Two weeks ago, Ashton wrote on values, reminding us to ground ourselves in what we hold most dear. Then, Dan spoke to the importance of allowing space to rest and recover, especially as many of us – including parents with children at home full time – continue to try to juggle more than we can sustain. This week, I encourage you to look at the next key ingredient to leading with your best self: your fuel and nutrition.
What gives you energy?
When we walk into the grocery store, we have an array of options. Everything (edible) there offers calories. Some items for sale also offer excellent vitamins and minerals, healthy fats, good proteins. Other items are mostly just… calories. We can consume any of it to stay alive, or we can experiment to discover the combination of foods that fuel us for clear thinking, optimal energy, and long term well-being. Successful experimentation yields great physical rewards.
Similarly, this season of another surge in COVID cases, election news cycles, and earlier and earlier sunsets can tempt us towards all kinds of coping mechanisms – or towards truly energizing experiences. Gain awareness of, or perhaps recall, what truly gives you energy in life.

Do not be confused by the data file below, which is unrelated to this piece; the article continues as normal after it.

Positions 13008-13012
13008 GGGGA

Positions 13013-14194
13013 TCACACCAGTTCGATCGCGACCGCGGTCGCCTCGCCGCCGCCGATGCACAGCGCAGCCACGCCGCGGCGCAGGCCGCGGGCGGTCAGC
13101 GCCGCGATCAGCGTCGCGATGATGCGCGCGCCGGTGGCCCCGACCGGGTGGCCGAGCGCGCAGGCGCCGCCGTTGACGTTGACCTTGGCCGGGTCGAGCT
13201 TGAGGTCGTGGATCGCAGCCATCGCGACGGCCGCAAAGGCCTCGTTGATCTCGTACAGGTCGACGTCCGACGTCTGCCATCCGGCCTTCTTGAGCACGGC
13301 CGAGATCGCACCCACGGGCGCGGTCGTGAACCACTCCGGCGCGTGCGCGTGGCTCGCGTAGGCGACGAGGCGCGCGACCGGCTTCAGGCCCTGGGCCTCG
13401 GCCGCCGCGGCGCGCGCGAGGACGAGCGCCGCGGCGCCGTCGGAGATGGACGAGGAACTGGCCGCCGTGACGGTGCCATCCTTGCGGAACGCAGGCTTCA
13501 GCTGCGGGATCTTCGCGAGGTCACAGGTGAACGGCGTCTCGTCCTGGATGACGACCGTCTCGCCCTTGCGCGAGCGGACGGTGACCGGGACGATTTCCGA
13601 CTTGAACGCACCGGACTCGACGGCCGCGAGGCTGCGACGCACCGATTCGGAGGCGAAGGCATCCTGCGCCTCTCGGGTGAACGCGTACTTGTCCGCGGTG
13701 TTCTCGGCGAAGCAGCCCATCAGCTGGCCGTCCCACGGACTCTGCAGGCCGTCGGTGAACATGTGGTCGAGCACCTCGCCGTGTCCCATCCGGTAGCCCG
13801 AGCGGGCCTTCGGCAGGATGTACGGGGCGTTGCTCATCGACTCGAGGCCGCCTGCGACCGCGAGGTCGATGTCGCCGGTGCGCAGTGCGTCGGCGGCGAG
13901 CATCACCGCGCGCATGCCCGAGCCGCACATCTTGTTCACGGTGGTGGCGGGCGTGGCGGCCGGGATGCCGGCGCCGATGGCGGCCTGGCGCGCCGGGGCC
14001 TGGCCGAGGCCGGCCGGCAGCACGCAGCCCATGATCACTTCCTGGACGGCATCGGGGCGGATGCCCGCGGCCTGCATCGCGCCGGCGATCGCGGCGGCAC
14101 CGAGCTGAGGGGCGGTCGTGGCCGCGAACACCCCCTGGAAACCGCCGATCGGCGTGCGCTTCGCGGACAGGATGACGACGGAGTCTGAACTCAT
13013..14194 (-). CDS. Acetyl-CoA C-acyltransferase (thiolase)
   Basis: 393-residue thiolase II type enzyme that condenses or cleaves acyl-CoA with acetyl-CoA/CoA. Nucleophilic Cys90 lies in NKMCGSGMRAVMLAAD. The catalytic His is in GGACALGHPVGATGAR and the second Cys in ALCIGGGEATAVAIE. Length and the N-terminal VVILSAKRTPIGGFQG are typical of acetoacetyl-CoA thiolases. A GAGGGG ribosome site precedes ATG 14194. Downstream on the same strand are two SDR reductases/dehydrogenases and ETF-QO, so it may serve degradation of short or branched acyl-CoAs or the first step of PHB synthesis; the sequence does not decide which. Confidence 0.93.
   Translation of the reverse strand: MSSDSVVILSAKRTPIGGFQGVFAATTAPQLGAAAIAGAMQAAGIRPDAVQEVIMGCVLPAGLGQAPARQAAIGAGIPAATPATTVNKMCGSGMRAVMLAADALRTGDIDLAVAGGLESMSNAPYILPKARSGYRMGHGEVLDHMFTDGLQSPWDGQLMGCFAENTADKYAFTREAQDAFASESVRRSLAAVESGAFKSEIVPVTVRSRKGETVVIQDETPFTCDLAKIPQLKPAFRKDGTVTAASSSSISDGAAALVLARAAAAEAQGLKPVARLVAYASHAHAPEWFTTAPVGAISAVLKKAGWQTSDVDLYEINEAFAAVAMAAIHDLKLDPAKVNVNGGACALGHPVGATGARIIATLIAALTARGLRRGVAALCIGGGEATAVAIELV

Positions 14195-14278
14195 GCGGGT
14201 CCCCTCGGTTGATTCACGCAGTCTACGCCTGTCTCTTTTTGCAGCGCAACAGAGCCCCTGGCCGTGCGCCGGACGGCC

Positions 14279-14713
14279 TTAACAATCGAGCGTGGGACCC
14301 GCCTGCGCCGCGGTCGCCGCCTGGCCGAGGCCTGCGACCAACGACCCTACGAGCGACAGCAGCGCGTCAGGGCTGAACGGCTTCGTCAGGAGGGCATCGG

I’ve heard many great answers from clients lately when I’ve asked them about their life equivalent of superfoods: refreshing walks, meaningful conversation with a dear friend, watching a master chef excel at their craft (yes, some TV shows can be truly inspiring), listening to a thought-provoking podcast, or a little banter and healthy competition.
Jot down a list of what sparks your curiosity and leaves you feeling invigorated on the other side. Start your morning that way if you can. Prioritize it throughout the day to maintain your energy and presence. (Consider it a thoughtful way to repurpose the time that you previously spent walking to lunch or moving in between meeting rooms!) Then, note what feeds into negativity or lethargy – what drains your energy – and reduce or eliminate it if you can. Choosing your fuel and nutrition wisely will allow you to tap back into your creativity and perhaps even engage in diffuse problem solving to return to life with a fresh perspective.
Successful experimentation can yield great relational, emotional, and professional rewards. Embrace the fuel and nutrition that offers the energy you need to lead with your best self.